HOUSTON — Exxon Mobil Corp. said Thursday it's getting out of the retail gasoline business, following other major oil companies that have been selling their low-margin stations to gasoline distributors.

Motorists, however, will continue to see Exxon's Tiger-themed stations and Mobil outlets in their neighborhoods. Already, about 75 percent of Exxon Mobil's roughly 12,000 stations in the United States are owned by branded distributors, who buy Exxon Mobil products and pay to use the name.

Exxon, based in Irving, Texas, is the world's biggest publicly traded oil company. It said it now plans to sell to distributors its remaining 820 company-owned stations and another 1,400 outlets operated by dealers. Exxon Mobil didn't disclose financial details but said the sales will take place over a "multiyear period."

Texas has the most company-owned retail locations, with about 190. Florida is next, with 170.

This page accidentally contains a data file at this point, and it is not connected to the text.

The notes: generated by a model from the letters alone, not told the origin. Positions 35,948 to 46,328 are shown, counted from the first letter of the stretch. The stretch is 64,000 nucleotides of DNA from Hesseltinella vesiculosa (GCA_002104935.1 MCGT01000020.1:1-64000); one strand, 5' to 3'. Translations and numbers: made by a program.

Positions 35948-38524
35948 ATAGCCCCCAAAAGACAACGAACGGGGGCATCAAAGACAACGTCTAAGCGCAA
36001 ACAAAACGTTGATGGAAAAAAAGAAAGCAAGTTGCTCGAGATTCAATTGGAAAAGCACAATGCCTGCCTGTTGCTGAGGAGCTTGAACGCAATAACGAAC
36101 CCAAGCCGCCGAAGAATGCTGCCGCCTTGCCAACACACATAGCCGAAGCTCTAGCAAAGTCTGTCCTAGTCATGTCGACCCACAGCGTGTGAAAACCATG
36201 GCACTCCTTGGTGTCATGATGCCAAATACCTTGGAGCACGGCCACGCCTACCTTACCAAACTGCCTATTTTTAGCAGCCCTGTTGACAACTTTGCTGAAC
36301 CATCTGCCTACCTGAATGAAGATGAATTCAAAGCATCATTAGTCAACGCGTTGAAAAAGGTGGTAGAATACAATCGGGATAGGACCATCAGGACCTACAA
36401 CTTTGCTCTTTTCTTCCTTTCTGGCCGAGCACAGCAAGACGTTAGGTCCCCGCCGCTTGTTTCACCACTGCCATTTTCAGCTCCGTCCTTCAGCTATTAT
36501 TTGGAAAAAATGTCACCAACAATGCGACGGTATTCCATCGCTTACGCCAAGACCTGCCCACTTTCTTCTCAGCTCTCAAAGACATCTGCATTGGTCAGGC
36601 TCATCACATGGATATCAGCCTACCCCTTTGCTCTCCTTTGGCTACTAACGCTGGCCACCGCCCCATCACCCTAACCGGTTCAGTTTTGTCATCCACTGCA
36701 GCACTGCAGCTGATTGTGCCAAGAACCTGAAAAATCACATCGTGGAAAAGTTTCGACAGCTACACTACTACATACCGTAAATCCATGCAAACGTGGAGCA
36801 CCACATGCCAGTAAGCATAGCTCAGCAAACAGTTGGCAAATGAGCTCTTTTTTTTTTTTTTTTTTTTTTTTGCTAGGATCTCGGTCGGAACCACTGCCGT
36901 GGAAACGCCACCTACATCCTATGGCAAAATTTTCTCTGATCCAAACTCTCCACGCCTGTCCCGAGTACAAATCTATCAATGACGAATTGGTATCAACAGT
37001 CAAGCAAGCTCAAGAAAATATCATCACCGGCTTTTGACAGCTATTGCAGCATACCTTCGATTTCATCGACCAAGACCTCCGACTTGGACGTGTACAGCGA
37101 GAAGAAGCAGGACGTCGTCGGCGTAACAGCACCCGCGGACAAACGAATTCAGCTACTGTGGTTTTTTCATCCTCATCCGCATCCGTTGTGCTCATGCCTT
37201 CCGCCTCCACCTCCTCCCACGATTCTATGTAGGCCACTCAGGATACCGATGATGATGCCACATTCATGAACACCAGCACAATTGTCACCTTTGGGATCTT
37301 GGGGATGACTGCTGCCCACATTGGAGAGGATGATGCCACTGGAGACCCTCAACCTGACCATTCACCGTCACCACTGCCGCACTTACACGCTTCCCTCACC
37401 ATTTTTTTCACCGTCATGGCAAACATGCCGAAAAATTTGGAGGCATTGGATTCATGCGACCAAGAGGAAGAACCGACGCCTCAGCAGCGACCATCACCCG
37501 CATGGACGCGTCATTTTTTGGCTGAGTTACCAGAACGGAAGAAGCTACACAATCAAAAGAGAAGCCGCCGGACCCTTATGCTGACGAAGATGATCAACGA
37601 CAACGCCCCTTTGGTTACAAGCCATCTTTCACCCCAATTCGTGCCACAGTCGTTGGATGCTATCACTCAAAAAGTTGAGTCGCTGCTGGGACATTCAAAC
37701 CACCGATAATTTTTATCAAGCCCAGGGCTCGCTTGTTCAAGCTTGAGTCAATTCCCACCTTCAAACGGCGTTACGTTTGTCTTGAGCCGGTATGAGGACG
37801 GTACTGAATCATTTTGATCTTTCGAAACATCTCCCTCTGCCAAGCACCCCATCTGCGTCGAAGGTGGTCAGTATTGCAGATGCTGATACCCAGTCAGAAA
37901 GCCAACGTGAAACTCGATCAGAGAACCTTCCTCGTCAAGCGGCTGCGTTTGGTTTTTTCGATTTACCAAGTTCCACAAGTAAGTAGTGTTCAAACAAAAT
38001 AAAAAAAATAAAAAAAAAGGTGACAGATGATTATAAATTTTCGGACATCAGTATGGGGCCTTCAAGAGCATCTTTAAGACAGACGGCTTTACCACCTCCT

"As the highly competitive fuels marketing business in the U.S. continues to evolve, we believe this transition is the best way for Exxon Mobil to compete and grow in the future," said Ben Soraci, the director of Exxon Mobil's U.S. retail sales.

Exxon Mobil is not alone among Big Oil companies exiting the retail gas business, a market where profits have gotten tougher as crude oil prices have risen. In fact, industry officials say the major oil companies own fewer than 5 percent of U.S. gas stations.